October 24, 2008 Length: 9:37
It is tempting to make things more complicated than they need to be when we cannot wrap our minds around a Love that's not dependent on our actions or intentions. It requires restraint to ignore our doubts and take Christ at His word.
If I stir, if I twitch, if I cough or clear my throat, if the phone rings, if the birds outside our window start up again with all that maddening, infuriating, cruel and incessant chirping, he will open his eyes and I will vomit on the floor. It’s been eight days since I’ve slept for more than an hour or two consecutively, eight days since I delivered that crimson bundle of skin and hair now swaddled and lying still at my side, save for his frail and spastic breathing heightening the tension like ominous music foreshadowing danger and doom; he scares me.
Why, oh mercy, can’t I shut out the noise of my half-baked thoughts and lose consciousness? Stand me up, sit me down and I’ll drift off like a narcoleptic but here, in my bed, all reclined and covered with blankets, there’s too much pressure to take advantage of this fleeting opportunity to achieve sanity via quiescence, to make up for those nights void of any relief from exhaustion - my exhaustion putting a strangle hold on the normalcy I took for granted before my life imploded. I am suffocating.
You don’t ease yourself into motherhood, pausing between each new responsibility to catch your breath, slowly adjust to the changes, become acclimated. It’s more a jump off a cliff into the ocean then sink or swim sort of deal. A fair amount of flailing and panic, those first few months, are to be expected. The sleep issue (or more specifically, how new moms don’t get any) was a big one for me. I’d hear women complaining about their surly, sometimes lazy adolescents and I’d find myself pining for the season when I’d be frustrated by a son who’d moan and groan when told repeatedly to “wake up and get a move on!” I swore to myself that if I somehow survived his infancy, I would revel and rejoice in Elijah’s addiction to his pillow and blue cotton sheets. In fact, I’d crawl in right beside him and he and I would snore, drool, dream away the mornings. The two of us would finally, after all those trying years, refuel and refuse to greet the day until we were good and darn ready to. I’ve made many such vows as a mom too ridiculous, too impractical to keep.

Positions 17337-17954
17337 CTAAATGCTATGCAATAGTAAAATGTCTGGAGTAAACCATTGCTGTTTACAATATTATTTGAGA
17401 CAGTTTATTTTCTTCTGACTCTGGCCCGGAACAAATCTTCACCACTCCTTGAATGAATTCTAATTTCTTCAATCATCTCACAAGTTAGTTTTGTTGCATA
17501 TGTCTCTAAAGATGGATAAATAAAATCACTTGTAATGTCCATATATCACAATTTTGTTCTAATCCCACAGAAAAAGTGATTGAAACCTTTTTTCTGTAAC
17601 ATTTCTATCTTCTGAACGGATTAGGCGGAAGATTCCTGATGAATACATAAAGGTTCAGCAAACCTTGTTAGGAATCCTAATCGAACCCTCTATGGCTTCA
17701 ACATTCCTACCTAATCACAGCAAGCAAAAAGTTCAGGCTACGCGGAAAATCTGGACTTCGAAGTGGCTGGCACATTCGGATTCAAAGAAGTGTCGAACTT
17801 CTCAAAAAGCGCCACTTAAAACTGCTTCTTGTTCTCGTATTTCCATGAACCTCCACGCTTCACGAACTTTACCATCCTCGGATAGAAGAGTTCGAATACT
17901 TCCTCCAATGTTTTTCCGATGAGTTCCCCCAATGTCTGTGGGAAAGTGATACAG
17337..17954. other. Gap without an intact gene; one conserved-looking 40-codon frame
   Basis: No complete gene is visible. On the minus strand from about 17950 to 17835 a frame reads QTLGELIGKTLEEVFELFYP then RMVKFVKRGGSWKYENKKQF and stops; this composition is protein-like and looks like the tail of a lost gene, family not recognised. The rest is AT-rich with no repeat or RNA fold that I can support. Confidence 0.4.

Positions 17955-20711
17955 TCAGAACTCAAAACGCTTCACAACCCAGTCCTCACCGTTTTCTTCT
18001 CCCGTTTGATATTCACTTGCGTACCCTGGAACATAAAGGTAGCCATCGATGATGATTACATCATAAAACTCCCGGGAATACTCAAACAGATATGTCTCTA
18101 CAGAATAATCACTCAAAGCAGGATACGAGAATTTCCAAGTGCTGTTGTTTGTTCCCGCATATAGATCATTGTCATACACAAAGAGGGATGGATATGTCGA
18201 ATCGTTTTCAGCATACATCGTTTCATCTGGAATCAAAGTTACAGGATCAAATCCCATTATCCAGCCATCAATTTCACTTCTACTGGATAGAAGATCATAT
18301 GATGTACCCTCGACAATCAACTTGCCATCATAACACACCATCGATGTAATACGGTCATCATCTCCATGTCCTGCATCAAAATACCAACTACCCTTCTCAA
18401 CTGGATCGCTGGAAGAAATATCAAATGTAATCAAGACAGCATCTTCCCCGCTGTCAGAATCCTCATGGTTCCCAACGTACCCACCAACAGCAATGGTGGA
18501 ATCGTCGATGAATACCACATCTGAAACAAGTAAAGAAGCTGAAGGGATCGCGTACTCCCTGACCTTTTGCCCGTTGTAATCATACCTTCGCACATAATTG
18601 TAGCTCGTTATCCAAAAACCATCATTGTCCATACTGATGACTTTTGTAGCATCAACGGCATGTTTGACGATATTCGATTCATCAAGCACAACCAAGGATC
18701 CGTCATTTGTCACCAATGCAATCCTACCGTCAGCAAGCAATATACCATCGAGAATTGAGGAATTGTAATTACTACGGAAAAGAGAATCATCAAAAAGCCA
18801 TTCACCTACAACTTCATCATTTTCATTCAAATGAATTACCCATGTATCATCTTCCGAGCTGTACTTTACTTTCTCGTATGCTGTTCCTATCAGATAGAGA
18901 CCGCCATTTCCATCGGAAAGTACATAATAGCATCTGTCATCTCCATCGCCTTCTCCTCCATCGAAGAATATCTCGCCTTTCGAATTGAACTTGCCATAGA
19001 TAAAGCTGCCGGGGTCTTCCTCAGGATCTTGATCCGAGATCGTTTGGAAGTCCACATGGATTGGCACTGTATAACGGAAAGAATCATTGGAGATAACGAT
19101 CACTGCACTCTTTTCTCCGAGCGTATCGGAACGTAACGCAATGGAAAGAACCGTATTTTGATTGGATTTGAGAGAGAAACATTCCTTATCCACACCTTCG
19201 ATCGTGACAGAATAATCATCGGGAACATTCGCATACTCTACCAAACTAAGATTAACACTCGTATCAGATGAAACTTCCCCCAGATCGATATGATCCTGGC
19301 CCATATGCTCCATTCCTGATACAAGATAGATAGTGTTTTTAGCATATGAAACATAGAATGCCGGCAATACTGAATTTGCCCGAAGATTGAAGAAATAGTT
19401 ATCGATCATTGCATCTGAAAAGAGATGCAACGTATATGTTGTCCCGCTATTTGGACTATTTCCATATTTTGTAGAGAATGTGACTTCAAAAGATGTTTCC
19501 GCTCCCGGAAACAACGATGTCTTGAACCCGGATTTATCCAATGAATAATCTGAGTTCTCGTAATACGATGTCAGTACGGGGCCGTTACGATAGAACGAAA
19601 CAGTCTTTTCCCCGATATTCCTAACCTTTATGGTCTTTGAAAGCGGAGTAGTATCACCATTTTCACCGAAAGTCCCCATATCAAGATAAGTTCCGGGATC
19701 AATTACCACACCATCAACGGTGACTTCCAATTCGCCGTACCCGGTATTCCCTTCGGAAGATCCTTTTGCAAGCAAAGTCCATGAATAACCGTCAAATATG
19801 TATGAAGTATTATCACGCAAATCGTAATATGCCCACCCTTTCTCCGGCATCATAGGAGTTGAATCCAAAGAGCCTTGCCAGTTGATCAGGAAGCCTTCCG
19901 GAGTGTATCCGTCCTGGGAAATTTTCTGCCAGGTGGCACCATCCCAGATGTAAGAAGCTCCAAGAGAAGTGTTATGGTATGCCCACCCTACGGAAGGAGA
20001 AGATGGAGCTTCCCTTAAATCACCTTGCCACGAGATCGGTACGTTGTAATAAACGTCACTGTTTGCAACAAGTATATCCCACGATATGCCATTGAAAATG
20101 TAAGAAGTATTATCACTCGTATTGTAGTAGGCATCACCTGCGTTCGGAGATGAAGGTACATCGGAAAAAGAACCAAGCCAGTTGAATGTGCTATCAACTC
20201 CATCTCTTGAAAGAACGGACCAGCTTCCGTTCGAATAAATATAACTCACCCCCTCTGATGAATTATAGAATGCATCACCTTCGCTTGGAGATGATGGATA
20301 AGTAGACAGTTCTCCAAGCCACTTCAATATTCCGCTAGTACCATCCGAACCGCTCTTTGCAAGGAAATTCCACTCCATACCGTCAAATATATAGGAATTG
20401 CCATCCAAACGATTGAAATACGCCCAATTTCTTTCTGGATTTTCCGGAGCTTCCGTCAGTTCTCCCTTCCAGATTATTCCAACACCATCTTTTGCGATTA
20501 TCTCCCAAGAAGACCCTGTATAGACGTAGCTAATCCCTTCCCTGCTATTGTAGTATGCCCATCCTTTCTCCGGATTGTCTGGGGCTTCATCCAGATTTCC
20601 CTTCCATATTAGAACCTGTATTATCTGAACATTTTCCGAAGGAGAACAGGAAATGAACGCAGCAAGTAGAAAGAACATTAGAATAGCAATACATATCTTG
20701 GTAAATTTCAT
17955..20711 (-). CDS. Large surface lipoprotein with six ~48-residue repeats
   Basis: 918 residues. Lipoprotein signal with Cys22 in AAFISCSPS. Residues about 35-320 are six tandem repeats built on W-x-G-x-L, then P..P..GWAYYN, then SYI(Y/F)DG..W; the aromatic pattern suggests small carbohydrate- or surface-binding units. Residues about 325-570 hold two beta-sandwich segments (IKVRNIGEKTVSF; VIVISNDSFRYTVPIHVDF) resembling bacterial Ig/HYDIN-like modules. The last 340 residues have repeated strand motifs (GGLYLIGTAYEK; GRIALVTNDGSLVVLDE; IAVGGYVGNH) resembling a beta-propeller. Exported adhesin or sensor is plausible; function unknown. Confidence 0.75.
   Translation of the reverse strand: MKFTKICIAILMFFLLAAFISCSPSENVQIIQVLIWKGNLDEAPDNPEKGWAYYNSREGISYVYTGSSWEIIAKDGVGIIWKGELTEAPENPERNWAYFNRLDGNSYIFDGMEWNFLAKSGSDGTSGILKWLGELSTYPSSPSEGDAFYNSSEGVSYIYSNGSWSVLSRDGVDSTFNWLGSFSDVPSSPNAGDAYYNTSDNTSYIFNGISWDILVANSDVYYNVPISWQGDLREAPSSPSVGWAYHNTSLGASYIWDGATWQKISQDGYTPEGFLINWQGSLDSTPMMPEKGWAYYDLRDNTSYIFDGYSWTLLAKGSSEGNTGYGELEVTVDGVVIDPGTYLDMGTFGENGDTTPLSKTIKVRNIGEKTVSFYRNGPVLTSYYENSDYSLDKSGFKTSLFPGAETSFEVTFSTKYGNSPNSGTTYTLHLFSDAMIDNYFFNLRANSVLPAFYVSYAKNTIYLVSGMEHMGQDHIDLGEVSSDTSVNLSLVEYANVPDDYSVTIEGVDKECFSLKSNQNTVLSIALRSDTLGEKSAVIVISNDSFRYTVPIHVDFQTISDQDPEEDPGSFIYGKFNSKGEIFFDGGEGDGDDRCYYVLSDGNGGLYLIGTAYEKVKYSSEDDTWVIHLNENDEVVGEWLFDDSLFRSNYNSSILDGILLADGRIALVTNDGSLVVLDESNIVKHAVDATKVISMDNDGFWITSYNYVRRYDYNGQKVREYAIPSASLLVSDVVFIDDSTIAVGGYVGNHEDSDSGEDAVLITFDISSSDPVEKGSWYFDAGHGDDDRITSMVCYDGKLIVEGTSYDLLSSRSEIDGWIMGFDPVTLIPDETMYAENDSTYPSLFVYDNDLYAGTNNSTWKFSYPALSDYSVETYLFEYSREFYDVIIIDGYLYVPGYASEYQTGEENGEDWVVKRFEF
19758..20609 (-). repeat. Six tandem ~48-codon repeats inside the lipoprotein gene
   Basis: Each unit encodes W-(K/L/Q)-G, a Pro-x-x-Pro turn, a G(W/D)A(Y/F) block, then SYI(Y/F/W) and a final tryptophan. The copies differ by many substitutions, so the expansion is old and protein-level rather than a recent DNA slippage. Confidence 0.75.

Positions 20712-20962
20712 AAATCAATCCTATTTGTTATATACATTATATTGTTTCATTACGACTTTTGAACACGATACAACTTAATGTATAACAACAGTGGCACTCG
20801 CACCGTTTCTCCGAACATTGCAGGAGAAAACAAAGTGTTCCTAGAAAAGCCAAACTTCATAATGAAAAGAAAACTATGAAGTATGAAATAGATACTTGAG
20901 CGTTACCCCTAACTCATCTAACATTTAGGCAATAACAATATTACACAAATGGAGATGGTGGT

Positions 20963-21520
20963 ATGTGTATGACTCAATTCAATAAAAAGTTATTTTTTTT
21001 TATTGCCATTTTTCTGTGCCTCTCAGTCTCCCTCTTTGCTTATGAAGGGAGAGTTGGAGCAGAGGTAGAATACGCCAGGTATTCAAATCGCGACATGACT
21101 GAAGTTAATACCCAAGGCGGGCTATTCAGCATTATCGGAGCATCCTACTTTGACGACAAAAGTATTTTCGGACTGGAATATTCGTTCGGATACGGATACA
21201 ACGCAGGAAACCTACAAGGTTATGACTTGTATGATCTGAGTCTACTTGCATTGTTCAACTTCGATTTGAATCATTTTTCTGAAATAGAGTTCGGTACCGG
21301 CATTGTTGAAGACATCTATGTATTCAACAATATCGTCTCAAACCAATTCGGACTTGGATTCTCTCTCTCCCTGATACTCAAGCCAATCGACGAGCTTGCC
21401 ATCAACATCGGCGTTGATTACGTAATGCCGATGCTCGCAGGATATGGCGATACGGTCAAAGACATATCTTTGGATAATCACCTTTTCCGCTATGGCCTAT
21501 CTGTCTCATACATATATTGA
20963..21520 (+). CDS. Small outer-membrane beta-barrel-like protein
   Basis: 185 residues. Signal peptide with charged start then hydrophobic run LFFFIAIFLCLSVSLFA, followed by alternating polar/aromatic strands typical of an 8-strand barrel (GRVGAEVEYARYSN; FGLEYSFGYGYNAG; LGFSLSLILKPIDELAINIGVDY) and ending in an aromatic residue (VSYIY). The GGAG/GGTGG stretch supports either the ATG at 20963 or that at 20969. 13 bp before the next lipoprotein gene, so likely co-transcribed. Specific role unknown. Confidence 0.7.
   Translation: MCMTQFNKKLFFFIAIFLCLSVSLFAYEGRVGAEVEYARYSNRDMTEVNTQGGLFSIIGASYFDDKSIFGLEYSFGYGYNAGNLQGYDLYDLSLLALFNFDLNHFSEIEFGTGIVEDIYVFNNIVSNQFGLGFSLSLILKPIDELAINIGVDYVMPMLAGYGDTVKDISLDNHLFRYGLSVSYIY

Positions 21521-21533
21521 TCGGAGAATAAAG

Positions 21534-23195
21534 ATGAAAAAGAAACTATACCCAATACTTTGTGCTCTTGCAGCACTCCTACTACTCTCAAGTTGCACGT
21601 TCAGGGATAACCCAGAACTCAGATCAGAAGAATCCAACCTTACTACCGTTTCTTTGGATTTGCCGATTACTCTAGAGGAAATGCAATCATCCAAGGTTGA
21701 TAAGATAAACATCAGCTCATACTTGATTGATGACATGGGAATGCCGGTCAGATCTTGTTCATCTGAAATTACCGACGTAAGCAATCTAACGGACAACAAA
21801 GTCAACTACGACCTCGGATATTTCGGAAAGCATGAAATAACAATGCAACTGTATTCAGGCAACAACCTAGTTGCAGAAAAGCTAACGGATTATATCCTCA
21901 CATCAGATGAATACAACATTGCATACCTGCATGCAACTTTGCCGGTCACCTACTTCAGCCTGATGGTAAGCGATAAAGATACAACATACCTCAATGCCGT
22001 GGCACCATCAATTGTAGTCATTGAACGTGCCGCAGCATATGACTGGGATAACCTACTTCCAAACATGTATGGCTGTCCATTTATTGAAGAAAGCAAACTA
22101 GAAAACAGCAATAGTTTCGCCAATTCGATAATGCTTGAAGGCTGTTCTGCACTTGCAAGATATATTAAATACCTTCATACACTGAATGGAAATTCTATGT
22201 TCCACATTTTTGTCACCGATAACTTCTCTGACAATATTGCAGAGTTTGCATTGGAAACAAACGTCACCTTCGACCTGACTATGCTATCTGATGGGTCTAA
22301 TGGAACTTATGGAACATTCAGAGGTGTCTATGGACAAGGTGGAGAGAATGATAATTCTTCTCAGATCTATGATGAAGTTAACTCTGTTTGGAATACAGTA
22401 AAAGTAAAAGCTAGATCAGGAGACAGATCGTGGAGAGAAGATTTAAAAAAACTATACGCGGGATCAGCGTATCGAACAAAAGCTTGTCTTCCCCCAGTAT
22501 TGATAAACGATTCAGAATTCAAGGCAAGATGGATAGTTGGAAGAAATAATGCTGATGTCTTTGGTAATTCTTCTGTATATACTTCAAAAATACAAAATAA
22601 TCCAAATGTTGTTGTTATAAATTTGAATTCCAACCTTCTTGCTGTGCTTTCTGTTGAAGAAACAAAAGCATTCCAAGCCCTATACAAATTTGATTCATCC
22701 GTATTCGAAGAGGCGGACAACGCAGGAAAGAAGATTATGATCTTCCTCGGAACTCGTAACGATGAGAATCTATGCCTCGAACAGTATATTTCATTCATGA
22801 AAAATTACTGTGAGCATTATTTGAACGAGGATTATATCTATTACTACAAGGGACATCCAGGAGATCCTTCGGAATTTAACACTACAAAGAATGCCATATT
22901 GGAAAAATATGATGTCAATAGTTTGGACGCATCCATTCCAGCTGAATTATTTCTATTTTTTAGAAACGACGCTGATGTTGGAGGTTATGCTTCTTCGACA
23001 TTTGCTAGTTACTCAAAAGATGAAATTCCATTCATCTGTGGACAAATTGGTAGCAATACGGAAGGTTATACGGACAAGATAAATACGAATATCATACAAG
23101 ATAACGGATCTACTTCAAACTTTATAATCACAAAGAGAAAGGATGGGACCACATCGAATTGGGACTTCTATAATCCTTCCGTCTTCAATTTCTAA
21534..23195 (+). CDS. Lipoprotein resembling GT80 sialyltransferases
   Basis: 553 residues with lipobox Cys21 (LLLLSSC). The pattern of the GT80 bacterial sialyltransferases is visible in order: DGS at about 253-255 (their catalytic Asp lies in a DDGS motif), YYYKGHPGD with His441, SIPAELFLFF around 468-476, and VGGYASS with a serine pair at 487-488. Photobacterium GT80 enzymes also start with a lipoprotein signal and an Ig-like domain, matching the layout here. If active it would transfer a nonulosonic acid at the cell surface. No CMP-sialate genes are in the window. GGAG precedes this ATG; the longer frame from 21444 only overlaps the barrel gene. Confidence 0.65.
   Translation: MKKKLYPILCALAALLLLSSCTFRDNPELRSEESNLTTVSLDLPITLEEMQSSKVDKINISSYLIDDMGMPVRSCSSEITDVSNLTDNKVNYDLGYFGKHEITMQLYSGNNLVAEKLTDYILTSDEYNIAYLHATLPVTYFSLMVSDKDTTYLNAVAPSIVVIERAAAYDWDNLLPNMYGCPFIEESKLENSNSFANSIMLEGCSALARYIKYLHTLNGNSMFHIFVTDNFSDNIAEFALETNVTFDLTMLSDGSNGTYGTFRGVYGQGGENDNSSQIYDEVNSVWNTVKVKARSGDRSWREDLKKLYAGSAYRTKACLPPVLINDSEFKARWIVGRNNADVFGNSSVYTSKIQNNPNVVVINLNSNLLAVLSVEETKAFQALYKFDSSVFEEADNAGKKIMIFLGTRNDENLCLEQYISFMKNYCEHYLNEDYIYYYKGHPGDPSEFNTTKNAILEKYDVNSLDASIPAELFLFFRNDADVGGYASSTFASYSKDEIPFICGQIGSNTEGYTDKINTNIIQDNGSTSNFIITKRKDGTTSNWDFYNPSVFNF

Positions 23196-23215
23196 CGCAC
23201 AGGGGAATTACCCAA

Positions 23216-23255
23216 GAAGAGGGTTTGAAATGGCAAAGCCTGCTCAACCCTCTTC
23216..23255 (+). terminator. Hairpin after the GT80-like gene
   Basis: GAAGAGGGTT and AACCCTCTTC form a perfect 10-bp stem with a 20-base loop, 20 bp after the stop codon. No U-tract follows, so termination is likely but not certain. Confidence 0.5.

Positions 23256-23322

Of course, I have to shake him now and turn the lights on and announce LOUDLY a dozen times over that it is, “time, young man, to get down here for breakfast!” I made it through, somehow, to that next stage of parenting where the nights are uneventful and the days are but a blur of classes and clubs, errands and meal preparing. Rarely, anymore, am I jolted from out of a deep and heavy slumber by crying or the urgent needs of fitful little ones. When I retire for the evening, I can expect, for the most part, to make it all the way through to dawn without interruption. And yet, silly me, I’ve been fighting a fog of fatigue, lately - one I’ve managed to stumble into all on my own, by way of dawdling. I’m beat, I’m telling you, and it’s nobody’s fault but mine.